Taking an icy plunge in Finnish waters

For many Finns, winter is the time for swimming in freezing water, in holes cut in the ice. There’s even a national championship. What on earth makes people want to do this?

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From late autumn until spring, a removable bridge connects the small island of Uunisaari with Kaivopuisto, the park that covers Helsinki’s southern shore. On a frosty winter morning, the silence on the island is repeatedly broken by a stream of scantily clad figures scampering between a low sauna building and a jetty before bravely plunging into a large hole cut into the frozen surface of the ocean.

Each winter as many as 150,000 Finns “enjoy” taking regular dips in the chilly lakes and sea bays. People who are unfamiliar with the practice often ask one question: Why?

“The shock of the icy water gives you a cold rush that makes you feel really alive, and afterwards you feel extremely calm and refreshed,” explains Jonas Sipilä, secretary of Uunisaari Arctic Swimming Club. “You leave your stress behind in the sea, and the whole experience is quite addictive.”

The club has about 220 members, ages 12 to 75, from shipyard workers to managing directors. Most live locally, like Sipilä, who takes the plunge at Uunisaari almost every day, even when the sauna is not heated. The keenest aficionados still swim at Uunisaari when air temperatures plummet to minus 20 degrees Celsius (minus 4 Fahrenheit), since water temperatures always stay just above zero Celsius (32 Fahrenheit).

Health, achievement and euphoria

At the national winter swimming championships, the low temperatures can easily make the lanes seem longer than 25 metres (82 feet).Photo: Hernan Patiño

The club’s chairperson, Sirkka Mäkeläinen, is convinced that regular indulgers enjoy many physical and mental health benefits as well as a buzz. “Most feel they suffer less from stress, colds and painful ailments,” she says. “Many also say they sleep better at night and feel more awake during the day.”

Scientific studies show that cold immersions can also reduce blood pressure and promote the growth of healthy brown adipose tissue, improving cold tolerance. Cold shocks also trigger the brain’s production of endorphin hormones, which enhance pain resistance and create a sense of euphoria.

“There’s definitely a feeling of overcoming an exciting challenge,” says Mäkeläinen, as we sip warm drinks in Uunisaari’s cosy café after our icy ordeal. “There’s also a social side to winter swimming clubs, especially since having a sauna together is often part of the experience. I’ve made many friends through the club.”

Chilly championships

The season-appropriate winter coats and snowsuits of the fans make for a comical contrast with the swimsuit-clad contestants.Photo: Hernan Patiño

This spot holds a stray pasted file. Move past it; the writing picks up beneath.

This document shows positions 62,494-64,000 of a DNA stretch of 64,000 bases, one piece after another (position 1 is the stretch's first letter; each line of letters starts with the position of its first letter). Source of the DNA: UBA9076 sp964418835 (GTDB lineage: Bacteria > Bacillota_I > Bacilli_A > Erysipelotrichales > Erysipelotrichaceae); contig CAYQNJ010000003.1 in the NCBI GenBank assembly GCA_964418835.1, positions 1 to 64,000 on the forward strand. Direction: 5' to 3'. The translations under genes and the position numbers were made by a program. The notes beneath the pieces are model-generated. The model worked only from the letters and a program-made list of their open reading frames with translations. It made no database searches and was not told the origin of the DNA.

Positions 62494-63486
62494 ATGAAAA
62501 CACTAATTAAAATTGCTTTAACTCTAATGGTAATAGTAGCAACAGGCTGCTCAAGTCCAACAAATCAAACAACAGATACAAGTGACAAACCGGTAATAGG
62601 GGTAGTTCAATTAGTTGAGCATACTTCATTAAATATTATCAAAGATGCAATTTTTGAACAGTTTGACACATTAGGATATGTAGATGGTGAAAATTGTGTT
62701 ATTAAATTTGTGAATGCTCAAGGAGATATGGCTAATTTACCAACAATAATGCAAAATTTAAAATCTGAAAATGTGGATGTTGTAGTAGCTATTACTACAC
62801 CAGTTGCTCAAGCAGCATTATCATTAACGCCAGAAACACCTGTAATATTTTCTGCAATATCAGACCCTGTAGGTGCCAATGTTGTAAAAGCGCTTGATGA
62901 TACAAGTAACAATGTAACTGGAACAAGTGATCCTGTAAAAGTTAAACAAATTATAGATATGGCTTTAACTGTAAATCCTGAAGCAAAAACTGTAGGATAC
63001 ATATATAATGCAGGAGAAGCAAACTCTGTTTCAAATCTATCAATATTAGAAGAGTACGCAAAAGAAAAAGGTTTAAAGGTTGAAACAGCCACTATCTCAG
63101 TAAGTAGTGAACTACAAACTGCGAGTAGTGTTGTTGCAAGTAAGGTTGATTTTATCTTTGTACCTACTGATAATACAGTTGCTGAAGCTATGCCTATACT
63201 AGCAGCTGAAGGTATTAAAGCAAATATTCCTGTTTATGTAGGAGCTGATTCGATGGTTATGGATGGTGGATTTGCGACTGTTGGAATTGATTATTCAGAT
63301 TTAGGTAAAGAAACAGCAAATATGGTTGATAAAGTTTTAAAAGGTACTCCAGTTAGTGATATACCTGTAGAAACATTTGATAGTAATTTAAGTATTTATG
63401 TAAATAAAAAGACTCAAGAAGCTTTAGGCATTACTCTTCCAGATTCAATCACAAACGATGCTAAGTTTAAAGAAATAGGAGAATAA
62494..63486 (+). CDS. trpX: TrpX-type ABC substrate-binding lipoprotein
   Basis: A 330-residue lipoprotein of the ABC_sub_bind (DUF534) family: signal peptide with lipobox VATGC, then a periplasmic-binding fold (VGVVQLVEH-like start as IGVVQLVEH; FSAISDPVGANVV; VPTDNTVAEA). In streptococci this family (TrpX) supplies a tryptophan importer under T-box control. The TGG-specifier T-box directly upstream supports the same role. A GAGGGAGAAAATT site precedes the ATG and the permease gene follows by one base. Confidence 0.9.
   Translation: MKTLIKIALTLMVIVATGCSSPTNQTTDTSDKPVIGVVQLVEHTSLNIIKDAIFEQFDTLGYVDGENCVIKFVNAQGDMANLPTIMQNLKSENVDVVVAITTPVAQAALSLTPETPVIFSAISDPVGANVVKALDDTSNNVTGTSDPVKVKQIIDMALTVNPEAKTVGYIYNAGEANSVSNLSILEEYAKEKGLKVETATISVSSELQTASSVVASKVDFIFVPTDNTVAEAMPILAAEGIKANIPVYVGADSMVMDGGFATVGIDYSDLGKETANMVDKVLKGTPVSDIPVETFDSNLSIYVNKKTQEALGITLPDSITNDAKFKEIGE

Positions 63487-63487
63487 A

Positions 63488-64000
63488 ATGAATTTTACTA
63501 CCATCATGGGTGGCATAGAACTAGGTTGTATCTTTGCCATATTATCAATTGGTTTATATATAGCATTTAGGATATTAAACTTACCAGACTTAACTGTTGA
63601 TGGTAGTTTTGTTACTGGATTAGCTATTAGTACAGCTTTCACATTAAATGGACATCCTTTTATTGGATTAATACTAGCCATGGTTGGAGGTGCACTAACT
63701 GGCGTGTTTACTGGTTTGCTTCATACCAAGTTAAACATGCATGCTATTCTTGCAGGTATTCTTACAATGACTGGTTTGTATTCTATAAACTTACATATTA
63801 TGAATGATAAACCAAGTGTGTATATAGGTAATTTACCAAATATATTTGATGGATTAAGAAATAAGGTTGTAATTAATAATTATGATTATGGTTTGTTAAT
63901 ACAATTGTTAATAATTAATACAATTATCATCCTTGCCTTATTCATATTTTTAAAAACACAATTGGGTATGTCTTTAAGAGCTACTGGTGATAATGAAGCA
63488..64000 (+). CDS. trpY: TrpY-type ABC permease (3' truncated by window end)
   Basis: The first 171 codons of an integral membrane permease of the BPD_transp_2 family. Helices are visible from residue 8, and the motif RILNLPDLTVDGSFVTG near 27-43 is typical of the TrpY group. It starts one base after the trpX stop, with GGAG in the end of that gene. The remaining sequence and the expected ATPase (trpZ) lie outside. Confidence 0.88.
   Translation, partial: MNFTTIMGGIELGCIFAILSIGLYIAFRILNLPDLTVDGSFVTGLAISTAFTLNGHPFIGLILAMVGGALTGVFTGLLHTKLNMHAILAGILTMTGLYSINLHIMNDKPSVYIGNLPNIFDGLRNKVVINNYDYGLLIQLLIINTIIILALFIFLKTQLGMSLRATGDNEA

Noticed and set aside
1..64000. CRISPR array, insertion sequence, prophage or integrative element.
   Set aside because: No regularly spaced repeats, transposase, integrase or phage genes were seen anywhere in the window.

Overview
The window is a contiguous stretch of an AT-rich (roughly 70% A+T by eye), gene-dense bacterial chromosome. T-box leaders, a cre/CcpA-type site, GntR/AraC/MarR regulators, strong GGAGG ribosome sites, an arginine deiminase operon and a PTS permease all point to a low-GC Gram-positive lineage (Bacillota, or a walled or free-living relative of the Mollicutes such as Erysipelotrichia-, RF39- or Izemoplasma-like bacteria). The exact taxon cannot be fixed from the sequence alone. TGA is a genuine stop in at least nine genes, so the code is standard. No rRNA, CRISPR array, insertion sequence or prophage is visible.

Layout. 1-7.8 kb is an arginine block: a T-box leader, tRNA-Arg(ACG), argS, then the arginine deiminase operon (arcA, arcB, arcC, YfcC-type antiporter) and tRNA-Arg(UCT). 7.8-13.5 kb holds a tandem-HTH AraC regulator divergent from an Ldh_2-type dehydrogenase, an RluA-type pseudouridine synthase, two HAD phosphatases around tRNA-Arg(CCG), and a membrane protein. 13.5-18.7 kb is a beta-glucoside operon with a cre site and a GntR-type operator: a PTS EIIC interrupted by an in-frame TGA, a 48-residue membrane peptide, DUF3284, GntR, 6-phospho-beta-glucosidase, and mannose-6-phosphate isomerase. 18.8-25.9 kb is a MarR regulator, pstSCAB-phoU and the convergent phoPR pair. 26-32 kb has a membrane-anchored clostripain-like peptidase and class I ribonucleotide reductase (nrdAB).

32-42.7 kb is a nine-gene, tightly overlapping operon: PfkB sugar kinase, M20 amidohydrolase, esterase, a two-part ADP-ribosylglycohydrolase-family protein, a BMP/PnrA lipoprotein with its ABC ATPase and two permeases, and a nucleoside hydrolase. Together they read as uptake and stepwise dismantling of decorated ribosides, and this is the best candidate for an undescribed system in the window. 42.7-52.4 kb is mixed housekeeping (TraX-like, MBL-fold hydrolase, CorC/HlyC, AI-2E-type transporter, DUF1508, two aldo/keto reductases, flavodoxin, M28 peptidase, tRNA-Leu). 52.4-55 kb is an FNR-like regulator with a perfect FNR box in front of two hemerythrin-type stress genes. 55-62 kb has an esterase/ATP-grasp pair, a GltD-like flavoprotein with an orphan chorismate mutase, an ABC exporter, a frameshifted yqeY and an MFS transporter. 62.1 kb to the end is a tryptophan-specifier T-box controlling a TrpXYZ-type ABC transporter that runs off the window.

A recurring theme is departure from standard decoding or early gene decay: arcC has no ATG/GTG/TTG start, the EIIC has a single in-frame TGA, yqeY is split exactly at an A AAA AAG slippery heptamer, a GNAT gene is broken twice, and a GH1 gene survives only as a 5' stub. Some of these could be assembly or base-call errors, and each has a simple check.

Finland has over 200 registered winter swimming clubs and facilities, while many more people make smaller ice-holes near their homes using spades or chainsaws.

National championships have been held in various locations annually since 1989, though Finns are known to have relished this eccentric pursuit since the 17th century. The first clubs were founded back in the 1920s.

The 2017 championships, held at the lakeside Tanhuvaara Sports Institute in eastern Finland, attracted nearly 800 participants competing in age groups from under-20s to over-70s, and about the same number of landlubber spectators. “For 2017 we added new events, including 50-metre breaststroke and 25-metre freestyle, as well as the traditional 25-metre breaststroke and exciting 4×25-metre relay races,” says co-organiser Hanna Okkonen, who coordinates winter swimming activities for the Outdoor Association of Finland. “Competitor numbers show that winter swimming is particularly popular among middle-aged women, but the youngest entrant was 13, and the oldest 84.”

A great way to test yourself

Swimmers show off all kinds of hats, from bathing caps to top hats to – this.Photo: Hernan Patiño

Headwear is compulsory – in the shape of conventional bathing caps or silly woolly hats – and frogmen are on standby in case anyone flounders. Though most competitors are here for fun, others take the races very seriously – including some with impressive track records as competitive swimmers or even Olympians. Times are slower than they are at summer events, since competitors start from a standing, shivering position already in the pool, instead of diving in.

Elina Mäkinen, 23, from Joensuu, recently swam an “ice mile” at two degrees Celsius (35.5 Fahrenheit) at a Wild Water event in Armagh, Ireland, in just over 26 minutes. “I don’t seem to feel the cold too badly, and winter swimming is a great way to test yourself and meet positive people with similar interests,” she says.

Anja Selenius, 79, has won 15 gold medals in her age group at world championship events in Finland, Latvia, London, Slovenia and Siberia. She swims outdoors near her home in the eastern Finnish town of Punkaharju twice weekly all year round. “It’s worth practising swimming style, starts and turns regularly ahead of big events,” she says. “I’ll be 80 next year for the 2018 championships, but largely thanks to swimming I don’t suffer from any rheumatism – and I can’t remember when I last had a cold.”

Selenius is already mentoring a young successor: 14-year-old Viivi Paasonen, from the same swimming club. Paasonen swam 25 metres in less than 20 seconds at this year’s Finnish championships. “I’ve swum competitively since I was 8, but this is my first winter season,” she says. “My schoolmates are amazed that I dare to do it, but it’s a great feeling swimming in an ice hole. I’m very excited about the chance to go to the world championships in Estonia next year with Anja and our teammates.”

By Fran Weaver, March 2017

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